Heating

In my van, I have 2 ways of heating during colder days.

During my build, I did install underfloor heating foil below the vinyl top layer of my floor. This is only on the parts where you can walk, so it can expose its heat. Under the cabinets and in the garage there is no floor heating (since this doesn’t make sense).

The floor heating is a thin (<1mm or so) heating foil. I’ve sourced this directly from AliExpress. In total, its around 400 watt of heating power. Not enough to be as primairy heating, but it will give you a nice heated floor and warm feets. Depending on the outside temperature, it might be enough to keep the van on its temperature during the night.
Main advantage of this: It’s comfortable and silent.

Disadvantage is its current draw: Around 400 watt. So its likely I’m only able to use it when connected to an external power source. I have connected it to a regular power plug, so if I want, I can connect it to my inverter and run on the batterie, but by default its only working when connected to outside power.

Another heating source will be a diesel powered heater.
When I bought my van, it included a Webasto Airtop 2000 diesel heater, which was installed under the passenger seat. It was connected to the main fuel tank, so no need to have a seperate fuel tank for heating.

During my build, I’ve relocated this Webasto to the back, in the garage below the bed. The outlet is in one of the benches, directing towards the front. Since my front cabin is seperated from the living space in the back, I had to relocated it. Since there is a gap between the bed and the rear doors, this will force air circulation. The heater draws its cool air from the back, thus behind the bed. Hot air is directed towards the front. Since hot air rises, I expect it to circulate through the hole van, giving me a nice evenly distributed heat.

Only part which was missing were the controls of the Webasto: The previous owner had it connect to a switch on the dashboard, so it would run either on (full power) or off. For my van, I wanted it to run also on low power, so I had to install some kind of thermostat. Most basic option was the Webasto Rheostat, which came with these models.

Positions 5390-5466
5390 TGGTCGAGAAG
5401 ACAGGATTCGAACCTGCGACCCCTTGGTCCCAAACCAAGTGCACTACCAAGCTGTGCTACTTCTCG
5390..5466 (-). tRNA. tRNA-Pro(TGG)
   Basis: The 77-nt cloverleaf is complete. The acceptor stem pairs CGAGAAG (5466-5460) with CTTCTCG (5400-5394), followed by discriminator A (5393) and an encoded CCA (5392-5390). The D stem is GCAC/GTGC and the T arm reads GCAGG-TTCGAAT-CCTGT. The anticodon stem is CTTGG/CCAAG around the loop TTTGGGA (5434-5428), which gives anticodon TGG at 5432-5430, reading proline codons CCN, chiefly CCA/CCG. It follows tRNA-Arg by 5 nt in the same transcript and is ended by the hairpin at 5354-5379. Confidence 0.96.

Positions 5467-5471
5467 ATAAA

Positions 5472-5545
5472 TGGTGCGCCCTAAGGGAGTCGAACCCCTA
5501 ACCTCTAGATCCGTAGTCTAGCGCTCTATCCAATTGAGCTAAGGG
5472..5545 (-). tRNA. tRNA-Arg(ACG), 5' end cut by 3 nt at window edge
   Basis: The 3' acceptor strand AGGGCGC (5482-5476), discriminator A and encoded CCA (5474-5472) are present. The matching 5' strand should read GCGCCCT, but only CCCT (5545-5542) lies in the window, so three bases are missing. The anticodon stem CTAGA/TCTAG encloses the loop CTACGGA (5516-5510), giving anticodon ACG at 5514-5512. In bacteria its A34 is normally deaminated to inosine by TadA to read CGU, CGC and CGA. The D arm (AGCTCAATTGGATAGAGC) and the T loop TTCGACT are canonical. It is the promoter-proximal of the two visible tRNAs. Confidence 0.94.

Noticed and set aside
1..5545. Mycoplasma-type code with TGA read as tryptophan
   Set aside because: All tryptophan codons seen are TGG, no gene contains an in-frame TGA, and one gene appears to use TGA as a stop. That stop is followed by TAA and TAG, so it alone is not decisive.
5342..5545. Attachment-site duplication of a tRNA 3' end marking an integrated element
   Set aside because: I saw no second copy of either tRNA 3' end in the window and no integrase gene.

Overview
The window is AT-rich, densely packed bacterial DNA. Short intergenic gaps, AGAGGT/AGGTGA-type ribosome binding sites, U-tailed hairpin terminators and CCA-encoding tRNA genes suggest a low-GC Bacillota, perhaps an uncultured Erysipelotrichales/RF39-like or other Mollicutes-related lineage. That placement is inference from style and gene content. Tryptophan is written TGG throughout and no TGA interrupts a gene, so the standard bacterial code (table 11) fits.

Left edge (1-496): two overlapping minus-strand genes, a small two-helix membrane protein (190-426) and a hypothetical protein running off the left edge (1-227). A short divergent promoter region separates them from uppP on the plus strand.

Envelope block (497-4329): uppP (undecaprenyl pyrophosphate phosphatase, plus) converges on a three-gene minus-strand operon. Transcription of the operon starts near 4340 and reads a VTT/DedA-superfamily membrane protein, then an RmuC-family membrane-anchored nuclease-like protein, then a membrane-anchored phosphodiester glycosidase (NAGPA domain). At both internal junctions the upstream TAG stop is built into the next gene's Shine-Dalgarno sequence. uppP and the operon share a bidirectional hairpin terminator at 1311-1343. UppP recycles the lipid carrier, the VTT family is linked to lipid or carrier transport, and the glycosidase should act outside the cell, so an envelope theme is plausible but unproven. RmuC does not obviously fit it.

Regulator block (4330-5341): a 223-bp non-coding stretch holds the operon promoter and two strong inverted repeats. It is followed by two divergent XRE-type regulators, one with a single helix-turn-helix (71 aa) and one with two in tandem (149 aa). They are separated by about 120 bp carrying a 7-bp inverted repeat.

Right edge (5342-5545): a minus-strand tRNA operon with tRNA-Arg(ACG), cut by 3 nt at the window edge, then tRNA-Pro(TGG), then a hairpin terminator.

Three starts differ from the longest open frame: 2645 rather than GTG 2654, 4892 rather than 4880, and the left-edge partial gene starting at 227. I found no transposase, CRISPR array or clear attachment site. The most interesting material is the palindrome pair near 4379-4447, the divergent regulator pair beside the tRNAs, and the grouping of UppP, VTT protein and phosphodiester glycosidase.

Unfortunately, they are very expensive: 70 euro or so ($80), which I wasn’t willing to pay for such a simple device (It only exists of a 2.2kOhm potentionmeter with switch and a LED), so I have build my own. In the manuals of the Webasto heaters is the schematic, they only lack the resistor value, but for the Rheostat this is a 2.2kOhm one.

The Rheostat doesn’t have a temperature sensor, it just relies on the temperature of the air reaching the input of the heater. So it’s not fully a thermostate, but it will do the job. If needed, I might relocate the temperature sensor.

I’ve bought a potentiometer with integrated on-off switch, so it will act just as the original Rheostat. This is included in my control panel in the upper cabinet.

The heater is now installed in the back. Exhaust is pointed towards the back. I also extended the fuel lines and cables, since it’s now in the back. All cables are routed underneath the van. For additional protection I’ve put them in a protective sleeve (Looks like some kind of thick heatshrink, which I had as leftover when it was a service van, I did recover these to be used later).

By default, the heaters are kinda noisy. After adding an exhaust muffler and an air intake filter it was much more silent (Especially the exhaust muffler made a huge difference). I used these parts from the cheap Chinese diesel heaters, so not genuine (expensive) Webasto parts. But if they fail, they are easilly to replace anyway.

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